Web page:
A Suffolk law creating a system to publicly finance county campaigns is supposed to be up and running in a little over three months.
But a three-member campaign finance board, which was supposed to start meeting last Jan. 15 to hammer out myriad rules and policies and get the new system off the ground, has yet to hold its first meeting or begin work.
In fact, only two board members, selected by legislative leaders, have formally been named — retired GOP County Court Judge Jack Toomey and Lisa Scott, president of the Suffolk League of Women Voters, a Democrat. Suffolk County Executive Steve Bellone is interviewing several potential appointees for his pick, an aide said.
While the first elections that would affected by the new law do not take place until 2021, bill sponsor Legis. Rob Calarco (D-Patchogue), the deputy presiding officer, said the new system has to be ready to go the day after this Election Day because that’s when the campaign finance cycle for the next election begins.
“We have to have structure in place when this campaign cycle starts,” Calarco said. “We’re long past waiting for the third appointment.” He added he will ask the two appointed members to begin meeting this month to move things along.
However, neither Scott nor Toomey could assess how long their work would take. “It’s really uncharted territory at this point. We’ll just have to work our way through,” said Toomey.
Some officials say the problem arose when both Legis. Kara Hahn (D-Setauket) and the executive office had initially wanted to name author and Stony Brook University political science professor Helmut Norpoth, who was not aligned with any party. Hahn later supported Scott as Bellone wanted to name Norpoth, but Norpoth later declined, citing other commitments.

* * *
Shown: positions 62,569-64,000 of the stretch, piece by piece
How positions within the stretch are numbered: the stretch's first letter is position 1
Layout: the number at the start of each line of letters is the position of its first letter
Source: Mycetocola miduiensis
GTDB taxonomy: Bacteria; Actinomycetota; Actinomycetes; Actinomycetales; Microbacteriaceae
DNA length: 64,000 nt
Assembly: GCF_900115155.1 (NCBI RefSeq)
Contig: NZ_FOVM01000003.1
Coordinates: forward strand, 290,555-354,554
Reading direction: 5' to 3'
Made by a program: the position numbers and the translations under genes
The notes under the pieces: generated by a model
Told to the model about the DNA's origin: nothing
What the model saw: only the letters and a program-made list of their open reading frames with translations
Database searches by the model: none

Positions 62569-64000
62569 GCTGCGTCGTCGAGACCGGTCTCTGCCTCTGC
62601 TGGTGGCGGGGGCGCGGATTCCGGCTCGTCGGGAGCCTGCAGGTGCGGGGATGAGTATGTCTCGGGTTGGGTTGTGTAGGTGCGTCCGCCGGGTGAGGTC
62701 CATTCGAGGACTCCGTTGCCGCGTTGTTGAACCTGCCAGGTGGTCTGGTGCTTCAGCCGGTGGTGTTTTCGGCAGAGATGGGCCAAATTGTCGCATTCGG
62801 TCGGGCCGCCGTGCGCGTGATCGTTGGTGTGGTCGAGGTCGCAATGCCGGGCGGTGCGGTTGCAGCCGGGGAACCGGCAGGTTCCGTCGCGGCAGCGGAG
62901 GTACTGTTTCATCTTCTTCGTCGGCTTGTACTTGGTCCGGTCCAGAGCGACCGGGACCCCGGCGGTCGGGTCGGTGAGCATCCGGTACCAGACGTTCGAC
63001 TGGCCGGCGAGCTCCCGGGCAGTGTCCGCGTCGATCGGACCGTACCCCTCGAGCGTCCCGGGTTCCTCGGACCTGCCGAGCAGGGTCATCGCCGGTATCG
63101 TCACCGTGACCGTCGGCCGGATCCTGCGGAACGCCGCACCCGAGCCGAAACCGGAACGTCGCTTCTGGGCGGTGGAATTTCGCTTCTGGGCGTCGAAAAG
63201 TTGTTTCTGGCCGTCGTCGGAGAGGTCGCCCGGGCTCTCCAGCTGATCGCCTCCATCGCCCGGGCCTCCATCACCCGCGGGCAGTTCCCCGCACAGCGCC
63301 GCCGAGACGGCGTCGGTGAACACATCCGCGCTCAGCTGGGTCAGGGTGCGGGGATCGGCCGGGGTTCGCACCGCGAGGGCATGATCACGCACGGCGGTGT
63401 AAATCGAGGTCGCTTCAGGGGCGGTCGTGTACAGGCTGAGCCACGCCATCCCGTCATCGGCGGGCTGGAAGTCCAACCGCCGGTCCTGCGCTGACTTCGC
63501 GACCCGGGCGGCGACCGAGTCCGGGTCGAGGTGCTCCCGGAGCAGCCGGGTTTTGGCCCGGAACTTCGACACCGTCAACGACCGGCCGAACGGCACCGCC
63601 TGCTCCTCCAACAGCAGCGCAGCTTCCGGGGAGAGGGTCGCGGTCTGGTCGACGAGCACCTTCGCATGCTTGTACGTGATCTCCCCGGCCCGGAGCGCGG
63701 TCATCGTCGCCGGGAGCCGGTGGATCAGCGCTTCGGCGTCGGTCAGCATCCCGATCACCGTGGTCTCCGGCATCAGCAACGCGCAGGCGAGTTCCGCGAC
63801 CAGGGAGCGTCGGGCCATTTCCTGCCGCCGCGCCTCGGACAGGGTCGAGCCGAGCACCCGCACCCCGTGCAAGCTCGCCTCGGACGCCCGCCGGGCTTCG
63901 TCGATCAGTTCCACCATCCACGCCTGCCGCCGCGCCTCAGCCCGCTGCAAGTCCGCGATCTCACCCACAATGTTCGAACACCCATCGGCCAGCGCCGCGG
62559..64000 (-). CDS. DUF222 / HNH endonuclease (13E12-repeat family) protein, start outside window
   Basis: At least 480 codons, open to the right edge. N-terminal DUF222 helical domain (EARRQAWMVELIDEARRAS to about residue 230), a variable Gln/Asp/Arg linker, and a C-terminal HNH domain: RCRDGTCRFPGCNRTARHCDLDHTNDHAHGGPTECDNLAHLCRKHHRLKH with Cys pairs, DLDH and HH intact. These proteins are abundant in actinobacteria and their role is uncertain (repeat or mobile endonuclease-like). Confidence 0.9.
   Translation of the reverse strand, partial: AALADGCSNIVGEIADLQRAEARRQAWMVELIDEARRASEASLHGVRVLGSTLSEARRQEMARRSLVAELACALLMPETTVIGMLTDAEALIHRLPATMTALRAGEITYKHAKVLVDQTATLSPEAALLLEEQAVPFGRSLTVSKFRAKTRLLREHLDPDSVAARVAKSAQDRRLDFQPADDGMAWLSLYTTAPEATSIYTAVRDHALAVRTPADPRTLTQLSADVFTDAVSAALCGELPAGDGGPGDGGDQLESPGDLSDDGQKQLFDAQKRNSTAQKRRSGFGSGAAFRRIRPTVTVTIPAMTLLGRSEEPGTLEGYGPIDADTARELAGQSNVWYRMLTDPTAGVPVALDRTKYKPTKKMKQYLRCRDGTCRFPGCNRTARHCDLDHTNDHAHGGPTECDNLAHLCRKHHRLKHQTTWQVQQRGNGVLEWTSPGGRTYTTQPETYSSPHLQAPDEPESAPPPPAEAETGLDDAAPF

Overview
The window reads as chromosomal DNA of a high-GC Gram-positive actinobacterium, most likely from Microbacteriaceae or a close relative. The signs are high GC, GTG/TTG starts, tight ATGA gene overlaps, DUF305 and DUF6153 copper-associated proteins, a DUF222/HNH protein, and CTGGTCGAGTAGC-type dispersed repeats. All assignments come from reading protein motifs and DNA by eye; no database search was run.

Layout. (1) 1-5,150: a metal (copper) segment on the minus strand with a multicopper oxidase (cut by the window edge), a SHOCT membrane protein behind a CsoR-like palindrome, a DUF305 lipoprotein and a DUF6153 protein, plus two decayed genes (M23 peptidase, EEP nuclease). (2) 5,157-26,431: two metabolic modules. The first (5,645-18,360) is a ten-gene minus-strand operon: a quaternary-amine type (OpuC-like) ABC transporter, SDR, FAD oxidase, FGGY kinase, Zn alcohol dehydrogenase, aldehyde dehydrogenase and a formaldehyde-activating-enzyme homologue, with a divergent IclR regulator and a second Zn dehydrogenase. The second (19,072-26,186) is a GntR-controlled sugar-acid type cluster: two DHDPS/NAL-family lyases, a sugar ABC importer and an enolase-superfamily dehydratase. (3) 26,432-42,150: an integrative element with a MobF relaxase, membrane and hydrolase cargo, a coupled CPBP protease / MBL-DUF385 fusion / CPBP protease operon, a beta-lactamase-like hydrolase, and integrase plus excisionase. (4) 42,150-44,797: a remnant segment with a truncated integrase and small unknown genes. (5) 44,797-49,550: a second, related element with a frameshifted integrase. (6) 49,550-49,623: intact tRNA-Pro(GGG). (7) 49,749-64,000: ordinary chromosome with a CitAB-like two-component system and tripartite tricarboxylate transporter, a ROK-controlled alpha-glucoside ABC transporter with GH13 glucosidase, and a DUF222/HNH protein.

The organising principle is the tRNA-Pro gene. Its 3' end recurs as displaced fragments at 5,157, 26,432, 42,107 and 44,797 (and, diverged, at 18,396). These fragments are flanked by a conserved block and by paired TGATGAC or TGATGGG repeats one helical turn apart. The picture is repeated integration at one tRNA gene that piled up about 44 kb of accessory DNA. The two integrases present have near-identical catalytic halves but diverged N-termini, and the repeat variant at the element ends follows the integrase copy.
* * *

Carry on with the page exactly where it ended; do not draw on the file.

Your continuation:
Since the law bars either major party from having a board majority, Bellone now must choose a minor party or unaligned member. “The county executive takes this selection process very serious and is committed to fulfilling the … intent of the law in establishing a … nonpartisan board,” said Jason Elan, Bellone’s spokesman. “It’s more important to select the right individual rather than rush it.”
Bellone last year also successfully pressed for a waiver to allow the hiring of Nicole Gordon, founding executive director of New York City's campaign finance board, for up to $30,000 to help develop plans. Elan said Gordon has worked with the executive office and Hahn “to help develop plans as how the system would function, the structure of the board and staffing roles.” But Toomey and Scott said they have seen none of that work.
The new system would allow legislative candidates running for election to get as much as $50,000 in a 4-to-1 public match to contributions of $250 or less from residents in a legislative district. Starting in 2023, county executive candidates could qualify for as much as $1 million, while donations would be capped at $25,000. Legislative candidates taking public funding would be limited to spending $100,000 and the county executive candidates, $2 million.
Comptroller John Kennedy, Bellone’s GOP opponent in November, said, "I’m not surprised he hasn’t followed through on his responsibility … that’s been his track record for the last eight years.” He also said he opposes public campaign financing. “It’s a gross misuse of public funds. We need to balance the budget not squander taxpayer money.”
Kennedy added that county records show Gordon has filed no bills for her work. And, he added, her yearlong contract lapsed at the end of July. Billing now, he said, “would present challenges.”
Correction: The name of Suffolk County Court Judge Jack Toomey was misspelled in a previous version of this story.